In the book King, Warrior, Magician, Lover authors Moore and Gillette write, “It is the mortal king’s duty …to take the right order of the universe and cast it in societal form but, even more fundamentally, to embody it in his own person, to live it in his own life.” They go on to write that the mortal king’s first responsibility is to live according to this expectation (The Law, The Way, Ma’at, or Dharma, or Tao). If he does embody it, according to the mythology, everything in the kingdom—that is, the creation, the world—will also go according to the espoused right order of things. In other words, we believe that the kingdom will flourish if the king practices what he preaches. In many instances, the king becomes a god of sorts.
On the other hand, if the king does not live according to espoused way then nothing will go right for his people, or for the kingdom as a whole. Moore and Gillette go on to explain that “The realm will languish, the Center, which the king represents, will not hold, and the kingdom will be ripe for rebellion.” In simple personal terms, something in us may fundamentally believes that we are personally doomed if the king doesn’t embody the espoused kingdom order, blessing and fertility (prosperity).
Let’s consider this theory in light of all the messy devastation that occurs within Churches and Religious movements when the person(s) at the Center of these mini-kingdom fail to embody what is espoused.
Well, many followers seriously freak out! People might immediately move to defend the shortcomings and allegations in a sort of unreasonable denial! For these people, it is as if there is an entire cosmic structure riding on this person’s ability to handle stress, power, wealth, privilege and esteem. It’s like we want them to live blameless forever, die peacefully in their sleep and have perfect eulogies read over them at their funeral – as if they were Christ himself! To continue in this ironic tone; we certainly don’t not want them on anxiety medication or drinking alcohol to cope with it all. Right? Surely, they cannot get divorced, have affairs or abuse their power. The subjects of the kingdom may mess up but this is simply not possible for the king! (And yes, this untouchable divine king might even translate to US Presidents -they may even be profiled as the inflated trickster-king who knows how to tap into group psych.)
Now, what I’m not saying here is that any kind of abuse of others should be tolerated or ignored. All allegations should be independently investigated and the law measured out within the governing justice system. Truth must be revealed and weighed accordingly. Predators and Wolves should not belong in the pulpit and places of power, in the Church. What I am trying to have us consider here is why expectations on church and ministry leaders is so high and why so many feel a sense of despair when they – like mortal men – fall from their throne. Or, heaven forbid, the pastor fails to remember your child’s name after you’ve introduced him 5 times this year!
If an archetypal and mythological framework helps to explain why our expectations are so high, unreasonable and varied, perhaps it can also be used to move us towards a kind of healthier future. Both for those who are mourning an empty throne – and those who see thrones as problematic pedestals. Because let’s face it, it keeps happening.
I’d like to suggest, as I have before, that we could minimise tragic repetition if maturity was considered a greater virtue than morality. Sure, morality and ethics are very important – but should they not emerge from and lead towards maturity? What would the world look like if more people took the honest time (read: years) to examine themselves and their personal inherent motivations. So many of us are blind to the fact that the real problem lies within our collective selves. As a result, general reflexivity (look it up) is dangerously low. Our self-preserving nature blinds us. We rarely notice the log in our own eye, choosing to focus on the splinter in another’s eye, the one that won’t pain you when removed.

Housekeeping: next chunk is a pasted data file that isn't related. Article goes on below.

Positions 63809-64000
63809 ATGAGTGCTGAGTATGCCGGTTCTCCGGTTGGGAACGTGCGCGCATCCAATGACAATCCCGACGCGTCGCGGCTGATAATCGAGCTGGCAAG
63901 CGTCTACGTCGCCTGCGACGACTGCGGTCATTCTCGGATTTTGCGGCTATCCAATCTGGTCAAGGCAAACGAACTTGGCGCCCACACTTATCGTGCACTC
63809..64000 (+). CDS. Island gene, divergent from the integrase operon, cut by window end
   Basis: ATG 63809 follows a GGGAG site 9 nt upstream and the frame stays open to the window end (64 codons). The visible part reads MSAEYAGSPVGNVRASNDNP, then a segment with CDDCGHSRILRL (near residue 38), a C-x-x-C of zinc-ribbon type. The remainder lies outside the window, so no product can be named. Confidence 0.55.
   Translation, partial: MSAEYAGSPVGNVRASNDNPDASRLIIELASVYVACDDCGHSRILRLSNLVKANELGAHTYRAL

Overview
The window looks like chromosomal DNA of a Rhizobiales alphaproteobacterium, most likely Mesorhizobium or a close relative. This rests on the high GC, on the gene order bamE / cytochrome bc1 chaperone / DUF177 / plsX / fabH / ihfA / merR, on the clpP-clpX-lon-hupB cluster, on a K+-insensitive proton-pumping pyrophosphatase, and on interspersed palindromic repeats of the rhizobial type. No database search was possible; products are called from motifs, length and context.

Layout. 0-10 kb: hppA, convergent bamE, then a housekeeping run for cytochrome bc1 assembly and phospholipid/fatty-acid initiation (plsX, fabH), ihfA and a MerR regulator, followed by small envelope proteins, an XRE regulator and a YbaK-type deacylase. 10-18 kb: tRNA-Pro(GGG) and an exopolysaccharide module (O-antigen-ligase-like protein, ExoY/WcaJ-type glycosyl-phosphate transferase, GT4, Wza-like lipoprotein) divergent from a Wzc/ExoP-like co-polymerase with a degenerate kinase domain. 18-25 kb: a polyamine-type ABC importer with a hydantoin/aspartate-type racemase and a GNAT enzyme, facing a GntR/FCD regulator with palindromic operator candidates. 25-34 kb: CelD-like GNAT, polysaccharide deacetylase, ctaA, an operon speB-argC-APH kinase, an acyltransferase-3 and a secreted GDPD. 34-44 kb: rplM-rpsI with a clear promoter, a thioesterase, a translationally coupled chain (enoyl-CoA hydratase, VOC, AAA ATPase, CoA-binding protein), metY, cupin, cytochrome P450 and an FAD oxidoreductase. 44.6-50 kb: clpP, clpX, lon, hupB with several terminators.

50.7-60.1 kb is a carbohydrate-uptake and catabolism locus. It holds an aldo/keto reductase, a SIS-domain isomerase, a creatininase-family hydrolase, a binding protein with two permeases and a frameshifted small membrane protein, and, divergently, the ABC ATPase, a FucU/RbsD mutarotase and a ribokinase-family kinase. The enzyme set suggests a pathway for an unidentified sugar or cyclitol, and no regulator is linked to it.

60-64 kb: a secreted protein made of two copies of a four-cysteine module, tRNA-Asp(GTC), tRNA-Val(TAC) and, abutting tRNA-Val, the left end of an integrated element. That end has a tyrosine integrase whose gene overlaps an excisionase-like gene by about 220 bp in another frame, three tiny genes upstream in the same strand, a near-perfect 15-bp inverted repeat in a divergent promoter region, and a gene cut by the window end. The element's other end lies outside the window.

By all means, find kings and queens you can esteem in your youth. Follow, emulate, serve and revere them. Understand, however, that you are ultimately holding a mirror to your own inner king / queen. BUT there must come a day when you decide to become a king or queen yourself. Several Jungian analysts believe the king is the last archetype to evolve. After the warrior, lover and magician. Those who cannot create their own sense of order, blessing and prosperity are bound to want it from another. They are bound to worship and revere leaders who embody their espoused virtues/morals and critique and crucify those who do not. Either way – I think it points to something in us that still NEEDS the religious leader to BE a certain way – fearing that things may become catastrophic if their rule continues or ends.
When asked what I think about Mr. Houston’s news (or Ravi Z. Carl L. Haggard etc), I answer two things: Firstly, that I’m not surprised – all things end. Secondly, beyond the first point, I don’t think about it much at all. But I do make an effort to think about myself. I take time to consider the kind of leader, father, husband, friend, lover, priest, warrior and king I am becoming. I invest time and resources around this desire to mature. I do what I can to move towards being a more integrated person. I fall. I fail. I sabotage myself – thankfully, all this is not in the media spotlight, but I have decided that I will be most useful to those that love and follow me if I watch for grandiosity, inflation, passiveness, manipulation and deprecation in my own life.
I can say that I’ve had many heroic king people in my life – men and women I esteemed and wanted to be like… but I’m a middle aged man now! How long must I hang my identity and worth of another king’s crown when the Christian scriptures confirm what we have always suspected – that we fallible, mortal creatures are all kings and priests. That taking up the king’s mantle internally is optional, but falling and failing is not. That the large role of church ministry work is to establish spiritual foundations in a believer’s like, not be the foundation. That all my expectations on myself and others must be considered in the light of my own commitment to becoming who God has called me to be… Beloved.
Which brings us back to the opening question, how should a Pastors behave?. Knowing they are sincerely God’s Beloved sounds like a good start for all of us.